Japan has issued a tsunami warning after a 7.3 magnitude earthquake struck off the country’s eastern coast.
The quake was felt in the capital Tokyo, media report.
The tsunami warning was issued for the coast of Miyagi Prefecture, which was hit by a devastating earthquake and tsunami in March 2011.
The wave hit the city of Ishinomaki, while the quake was also felt strongly in the capital, Tokyo.
The epicentre of the quake was about 245 km (150 miles) south-east of Kamiashi at a depth of about 36 km, the US Geological Survey said.
Miyagi was hit by a devastating earthquake and tsunami in March 2011.
The US-based Pacific Tsunami Warning Center said there was no threat to the wider Pacific Ocean but that a tsunami could be generated that was destructive for local coastlines.
There have been no immediate reports of deaths or injuries.
Warnings of the tsunami height have varied between 50 cm and 2 m.
Any such height would represent a far lower risk of devastation than the 10-11 metre tsunami that struck in 2011 but that since then the country has clearly become jittery about any shaking of the earth.
At the moment, he says, the damage appears to be on a limited scale, although even a one-metre tsunami could be a significant event.
Japan has issued a tsunami warning after a 7.3 magnitude earthquake struck off the country’s eastern coast
Evacuations have been ordered from some of the affected areas.
A presenter on state broadcaster NHK told viewers: “Remember last year’s quake and tsunami. Call on your neighbors and flee to higher ground now!”
Buildings were reported to have swayed violently in Tokyo.
Prime Minister Yoshihiko Noda cancelled campaigning for the 16 December election to return to his office.
Communications to Miyagi have proven difficult, with the high volume of telephone calls. Trains in the prefecture have been halted and the runway at Sendai airport closed.
English teacher John Heritage, who is in Tagajo in Miyagi Prefecture, said the earthquake was not as powerful as some he had experienced but was worrying as it went on so long.
“We’re now at an official evacuation centre with about 50 other people waiting to hear what to do next,” he said.
Other people reported being alerted to the earthquake prior to its arrival by Japan’s mobile phone-based warning system.
One tweeted that he was given 10 seconds and was able to slow his car before the shaking struck.
The USGS reported three aftershocks in the same area, of 6.2, 5.5 and 4.7 magnitudes.
The 9.0 magnitude quake that struck on March 11th, 2011, caused a devastating tsunami and left more than 15,000 people dead, with more than 3,200 missing.
That quake triggered a meltdown of fuel rods at the Fukushima nuclear plant, causing radiation leaks and mass evacuations.
The plant’s operator, Tokyo Electric Power, told Agence France-Presse there were no reports of problems there this time, although workers have moved to higher ground.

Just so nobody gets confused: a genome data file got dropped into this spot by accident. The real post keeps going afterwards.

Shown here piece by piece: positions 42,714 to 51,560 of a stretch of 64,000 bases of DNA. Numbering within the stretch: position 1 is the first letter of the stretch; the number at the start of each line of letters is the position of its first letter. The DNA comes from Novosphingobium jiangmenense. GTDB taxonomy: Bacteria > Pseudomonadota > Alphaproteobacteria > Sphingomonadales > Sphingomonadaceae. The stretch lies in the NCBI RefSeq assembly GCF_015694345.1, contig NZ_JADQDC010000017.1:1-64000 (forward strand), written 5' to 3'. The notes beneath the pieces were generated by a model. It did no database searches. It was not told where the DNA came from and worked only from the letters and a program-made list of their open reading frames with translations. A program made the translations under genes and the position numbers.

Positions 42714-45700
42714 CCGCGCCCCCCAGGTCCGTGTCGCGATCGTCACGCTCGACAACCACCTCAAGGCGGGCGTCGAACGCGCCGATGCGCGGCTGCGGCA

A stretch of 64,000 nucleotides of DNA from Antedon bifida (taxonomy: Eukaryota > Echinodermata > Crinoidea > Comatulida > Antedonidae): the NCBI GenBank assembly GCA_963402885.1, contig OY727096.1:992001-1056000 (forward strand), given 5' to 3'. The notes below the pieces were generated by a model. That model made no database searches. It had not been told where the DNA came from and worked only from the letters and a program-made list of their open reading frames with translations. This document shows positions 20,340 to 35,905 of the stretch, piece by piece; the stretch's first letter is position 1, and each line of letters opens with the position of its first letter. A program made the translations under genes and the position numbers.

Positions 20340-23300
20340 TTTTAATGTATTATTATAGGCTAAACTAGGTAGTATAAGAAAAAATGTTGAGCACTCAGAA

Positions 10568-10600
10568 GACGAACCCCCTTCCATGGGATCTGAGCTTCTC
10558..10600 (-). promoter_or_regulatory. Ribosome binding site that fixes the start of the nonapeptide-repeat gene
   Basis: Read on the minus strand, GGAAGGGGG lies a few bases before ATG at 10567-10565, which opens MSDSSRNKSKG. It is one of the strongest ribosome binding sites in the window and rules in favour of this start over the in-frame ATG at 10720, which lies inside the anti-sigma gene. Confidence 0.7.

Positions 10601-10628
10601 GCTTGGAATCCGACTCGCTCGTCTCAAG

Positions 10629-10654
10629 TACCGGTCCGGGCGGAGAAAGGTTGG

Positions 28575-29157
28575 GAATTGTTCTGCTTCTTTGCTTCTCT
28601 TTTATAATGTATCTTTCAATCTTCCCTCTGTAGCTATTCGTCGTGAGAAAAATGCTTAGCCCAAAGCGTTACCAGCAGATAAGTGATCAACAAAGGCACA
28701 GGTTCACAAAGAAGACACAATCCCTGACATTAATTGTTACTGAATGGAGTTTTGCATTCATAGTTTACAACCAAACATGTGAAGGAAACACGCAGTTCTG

Japan marks one year commemoration of the devastating earthquake and tsunami, which struck the north-eastern coast, leaving 20,000 dead or missing.
The 9-magnitude quake, Japan’s most powerful since records began, also triggered a serious nuclear accident at the Fukushima Daiichi nuclear plant.
Thousands of people were evacuated as radiation leaked from the plant.
There were memorial services, and a minute’s silence was observed at the moment the quake hit, 14:46 local time.
The main memorial ceremony was held at Tokyo’s National Theatre, attended by Japan’s Emperor Akihito, Empress Michiko and Prime Minister Yoshihiko Noda.
“We shall not let our memory of the disasters fade,” Emperor Akihito said in a brief televised address.
“I hope all the people will keep the victims in their hearts.”
PM Yoshihiko Noda pledged to rebuild so that Japan could be reborn “as an even better place”.
Japan marks one year commemoration of the devastating earthquake and tsunami, which struck the north-eastern coast, leaving 20,000 dead or missing
Much of Japan came to a standstill as the minute of silence was observed.
Warning sirens sounded across the north-east of the country at the precise time the quake struck, 14:46 local time. Bells and prayers also reverberated across the country.
The earthquake struck about 400 km (250 miles) north-east of Tokyo on 11 March 2011.
Shortly after the quake, an immense surge of water enveloped the north-eastern coast as a tsunami swept cars, ships, and buildings away, crushing coastal communities.
The twin natural disasters claimed more than 15,800 lives, and more than 3,000 people remain unaccounted for.
In the Fukushima prefecture, where the Fukushima Daiichi nuclear plant is located, the impact of the disaster was particularly acute.
Radiation leaked from the plant after a series of fires and explosions damaged four of the plant’s six reactor buildings, with serious failures in the plant’s cooling system being at the heart of the problem.
A 20 km (12.5 mile) exclusion zone around the plant was put in place making tens of thousands of people homeless. Radiation means the area around remains uninhabitable.
The plant is in cold shutdown now and PM Yoshihiko Noda has promised that over the decades to come it will be decommissioned. He has also pledged to rebuild the devastated towns along the coast.
However, Japan is still dealing with the economic and political fallout of the disaster. Japan’s prime minister at the time of the disaster, Naoto Kan, resigned months later.
Naoto Kan had been criticized for failing to show leadership during the nuclear crisis after the quake. The nuclear crisis also revealed serious flaws in the nuclear industry’s regulatory systems and safety standards.
Although much of the debris has been cleared, survivors from the devastated north-east have complained about slow recovery efforts.